this time.

Mark Blocker


Father clenched his fist
slugged me in the gut
beneath the aluminum tinsel
while Alvin & The Chipmunks
sang Silver Bells
and outside in the buffeting winds
lights blushed and flashed together
but burned out alone.

I was about 8
and at that time I believed
his shouting and bad words caused his breath
to smell like kerosine
and skin to redden.

I ignored my presents just
to spite him, and besides, they weren’t inviting
anymore. Instead I wiped boogers throughout the house,
got caught stealing candy, his cigarettes,
bags of green plastic Army men,
and little Matchbox cars
further enraging him.

Nevertheless, after the ensuing beatings
I’d curl into a ribbon
of pain
upon my white bed.
Mother entered
to remind me Father was
right. He,
standing behind
out there in the darkness
his anger smoldering

As I grew I became
more jealous of our dog who
finally just ran away.
So I tried at 13,
but a stranger in an old van
pulled over and through the
passenger window
persuaded me,
first, to get inside.

Christmas time again.
I am 20 now, throat
once again coated
with the swimming
offspring of a judge
with money
to burn.

Mark Blocker

First poem written after moving to the Central Coast

Rusted grape leaves
fallen dead upon the vineyard’s dirt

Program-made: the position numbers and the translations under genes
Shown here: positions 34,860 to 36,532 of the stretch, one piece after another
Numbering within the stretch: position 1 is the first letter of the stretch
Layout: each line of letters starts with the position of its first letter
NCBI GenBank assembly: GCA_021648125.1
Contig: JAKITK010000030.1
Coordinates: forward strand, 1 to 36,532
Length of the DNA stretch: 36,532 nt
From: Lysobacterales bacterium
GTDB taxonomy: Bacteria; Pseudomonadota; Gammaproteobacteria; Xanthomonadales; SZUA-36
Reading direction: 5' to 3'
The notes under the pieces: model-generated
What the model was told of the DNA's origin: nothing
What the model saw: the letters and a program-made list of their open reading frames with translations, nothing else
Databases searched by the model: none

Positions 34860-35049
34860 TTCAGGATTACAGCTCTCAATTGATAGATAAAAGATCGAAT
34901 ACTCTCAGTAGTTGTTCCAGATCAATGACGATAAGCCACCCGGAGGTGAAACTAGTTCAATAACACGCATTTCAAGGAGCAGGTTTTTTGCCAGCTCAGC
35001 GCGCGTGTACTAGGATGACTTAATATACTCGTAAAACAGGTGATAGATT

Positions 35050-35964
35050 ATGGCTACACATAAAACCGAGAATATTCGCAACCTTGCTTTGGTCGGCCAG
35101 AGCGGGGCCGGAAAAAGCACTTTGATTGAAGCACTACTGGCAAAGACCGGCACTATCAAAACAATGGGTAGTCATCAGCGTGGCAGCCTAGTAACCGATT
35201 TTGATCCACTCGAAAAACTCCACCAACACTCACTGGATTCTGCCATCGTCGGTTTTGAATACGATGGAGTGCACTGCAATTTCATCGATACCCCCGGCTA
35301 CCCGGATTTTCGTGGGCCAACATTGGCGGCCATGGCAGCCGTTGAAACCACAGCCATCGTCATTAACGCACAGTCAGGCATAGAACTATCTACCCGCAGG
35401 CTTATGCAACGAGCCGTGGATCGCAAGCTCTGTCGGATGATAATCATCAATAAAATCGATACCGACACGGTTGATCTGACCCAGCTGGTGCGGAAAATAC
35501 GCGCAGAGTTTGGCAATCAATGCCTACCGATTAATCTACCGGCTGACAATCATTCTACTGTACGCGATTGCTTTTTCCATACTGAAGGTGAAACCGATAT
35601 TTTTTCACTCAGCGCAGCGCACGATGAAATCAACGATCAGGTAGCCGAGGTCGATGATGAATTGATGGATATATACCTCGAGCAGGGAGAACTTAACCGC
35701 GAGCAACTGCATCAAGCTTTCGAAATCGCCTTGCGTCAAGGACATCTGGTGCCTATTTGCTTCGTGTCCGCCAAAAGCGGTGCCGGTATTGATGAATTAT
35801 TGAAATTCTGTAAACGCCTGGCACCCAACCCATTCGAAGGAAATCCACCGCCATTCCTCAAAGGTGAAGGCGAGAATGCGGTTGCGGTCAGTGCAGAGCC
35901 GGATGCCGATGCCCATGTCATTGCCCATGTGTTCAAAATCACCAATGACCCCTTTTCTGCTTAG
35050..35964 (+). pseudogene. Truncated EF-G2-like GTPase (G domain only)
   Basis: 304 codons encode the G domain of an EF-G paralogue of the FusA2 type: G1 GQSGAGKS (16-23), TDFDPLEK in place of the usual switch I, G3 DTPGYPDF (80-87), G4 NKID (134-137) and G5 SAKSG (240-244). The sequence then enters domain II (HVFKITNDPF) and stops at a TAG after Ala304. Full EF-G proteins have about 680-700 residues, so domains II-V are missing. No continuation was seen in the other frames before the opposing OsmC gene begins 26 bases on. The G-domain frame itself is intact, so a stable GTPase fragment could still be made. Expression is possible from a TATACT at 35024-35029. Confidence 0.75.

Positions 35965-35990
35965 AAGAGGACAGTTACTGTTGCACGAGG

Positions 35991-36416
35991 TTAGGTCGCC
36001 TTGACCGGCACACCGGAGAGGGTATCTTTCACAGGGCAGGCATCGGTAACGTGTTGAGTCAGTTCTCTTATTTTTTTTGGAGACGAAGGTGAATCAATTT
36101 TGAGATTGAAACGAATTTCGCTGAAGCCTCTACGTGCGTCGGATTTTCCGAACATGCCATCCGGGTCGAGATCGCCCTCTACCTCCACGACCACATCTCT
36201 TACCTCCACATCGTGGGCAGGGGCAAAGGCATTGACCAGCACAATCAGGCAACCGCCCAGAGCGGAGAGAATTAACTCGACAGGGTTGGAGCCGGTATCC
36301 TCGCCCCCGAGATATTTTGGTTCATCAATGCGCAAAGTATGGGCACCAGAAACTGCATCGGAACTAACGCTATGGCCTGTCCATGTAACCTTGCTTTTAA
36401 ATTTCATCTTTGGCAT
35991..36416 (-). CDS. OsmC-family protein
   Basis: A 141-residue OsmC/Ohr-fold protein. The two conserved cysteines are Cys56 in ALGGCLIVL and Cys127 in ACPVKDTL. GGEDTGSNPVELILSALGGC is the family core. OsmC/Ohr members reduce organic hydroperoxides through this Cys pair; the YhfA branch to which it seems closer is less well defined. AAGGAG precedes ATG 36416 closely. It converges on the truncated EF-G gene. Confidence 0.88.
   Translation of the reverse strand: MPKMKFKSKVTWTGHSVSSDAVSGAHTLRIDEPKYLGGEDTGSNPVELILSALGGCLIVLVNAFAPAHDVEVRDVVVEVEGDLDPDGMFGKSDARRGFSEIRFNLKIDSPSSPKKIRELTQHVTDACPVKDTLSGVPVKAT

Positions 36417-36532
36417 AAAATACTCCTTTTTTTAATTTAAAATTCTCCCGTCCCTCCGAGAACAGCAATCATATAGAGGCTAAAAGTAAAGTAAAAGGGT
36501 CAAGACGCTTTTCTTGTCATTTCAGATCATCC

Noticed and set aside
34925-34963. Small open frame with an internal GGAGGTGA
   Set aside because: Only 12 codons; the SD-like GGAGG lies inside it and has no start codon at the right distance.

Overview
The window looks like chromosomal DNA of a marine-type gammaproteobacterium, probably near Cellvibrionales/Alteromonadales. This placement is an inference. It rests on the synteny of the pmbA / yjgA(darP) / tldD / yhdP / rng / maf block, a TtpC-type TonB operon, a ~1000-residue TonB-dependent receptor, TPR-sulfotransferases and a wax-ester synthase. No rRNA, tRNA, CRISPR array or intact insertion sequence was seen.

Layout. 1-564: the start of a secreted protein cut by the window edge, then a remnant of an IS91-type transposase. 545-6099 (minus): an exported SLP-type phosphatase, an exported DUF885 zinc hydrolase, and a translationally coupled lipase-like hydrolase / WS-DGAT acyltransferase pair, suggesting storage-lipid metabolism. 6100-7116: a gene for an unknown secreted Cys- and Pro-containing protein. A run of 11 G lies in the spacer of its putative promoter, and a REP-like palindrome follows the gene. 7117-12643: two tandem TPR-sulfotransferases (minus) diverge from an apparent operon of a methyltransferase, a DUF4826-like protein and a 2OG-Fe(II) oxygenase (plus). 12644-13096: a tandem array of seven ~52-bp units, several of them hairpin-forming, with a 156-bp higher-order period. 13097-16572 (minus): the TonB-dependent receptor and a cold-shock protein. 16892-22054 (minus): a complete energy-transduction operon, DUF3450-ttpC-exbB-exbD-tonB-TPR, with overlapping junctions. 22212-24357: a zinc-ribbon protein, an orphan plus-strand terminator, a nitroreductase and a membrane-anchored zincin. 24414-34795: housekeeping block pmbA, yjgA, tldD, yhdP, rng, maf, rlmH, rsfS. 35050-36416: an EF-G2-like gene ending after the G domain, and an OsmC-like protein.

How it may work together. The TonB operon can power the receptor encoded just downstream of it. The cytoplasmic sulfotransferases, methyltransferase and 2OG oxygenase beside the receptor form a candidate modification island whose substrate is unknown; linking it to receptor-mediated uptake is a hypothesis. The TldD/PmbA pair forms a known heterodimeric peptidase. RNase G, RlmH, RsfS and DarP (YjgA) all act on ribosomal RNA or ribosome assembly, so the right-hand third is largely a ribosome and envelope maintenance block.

will not compost;
instead, an army of mojados
armed with leaf blowers
herd them into a pile at rows’ end
to be raked & shoveled into waste bins,
then rolled to the edge of Hwy 101
where the trash trucks
lurching north
and south

The vintner is on that hill,
busy in his basement,
pouring shots of Red Eye
into casks–
built in China
out of laminated particle board–
beginning the fermentation process.

Hundreds of miles,
on opposite ends of this highway,
in two cities
clerks stack bottles
containing last year’s
vintage. It wasn’t a very good year,
but BevMo! is offering competitive discounts.

While you’re reading this,
I am in New York City.
Backstage in the Green Room.
Waiting to go on The View.
The next guest, Bette Midler,
will be late.
She is allowing me
to touch with the tip of my tongue
the spot where she warms her song.
She is holding me tightly
while I become her human microphone.

On the other side of the light,
a make-up technician applies
a raw steak to Sean Penn’s eye.
He is now silent
but moments ago
was a brash actor
who dared question
this poem.


Mark Blocker

A You-Tube Poem

Waiting for a green light
under the blazing high-noon sun
at the intersection
of King & PCH
this skinny
& saggy
woman in her 30s embarks on a
stark-naked stroll
right out there among the oil stains , skid marks and man-hole cover.

At first, she was smiling. It is the first time.
Usually she frowns
sadly holding up a cardboard sign
wanting money I seldom give because
the bums outside Eddie’s Liquor take it all.

The free hairdo was the same: tangled straw
but it wasn’t the hair on her head
the college kid in the next car observed
as he yelled “Braid it or shave it.”
His buddies briefly howled
before getting really quiet
while she searched for
the source.

Our eyes met.
She scowls
I frantically shake my head no
pointing to the car filled with young men.
So she went over there
and pulled out the wrong one
raking her nails down across his face
while I stepped on
the accelerator.

The light was green
Even the rear-view mirror
lied ahead.

Mark Blocker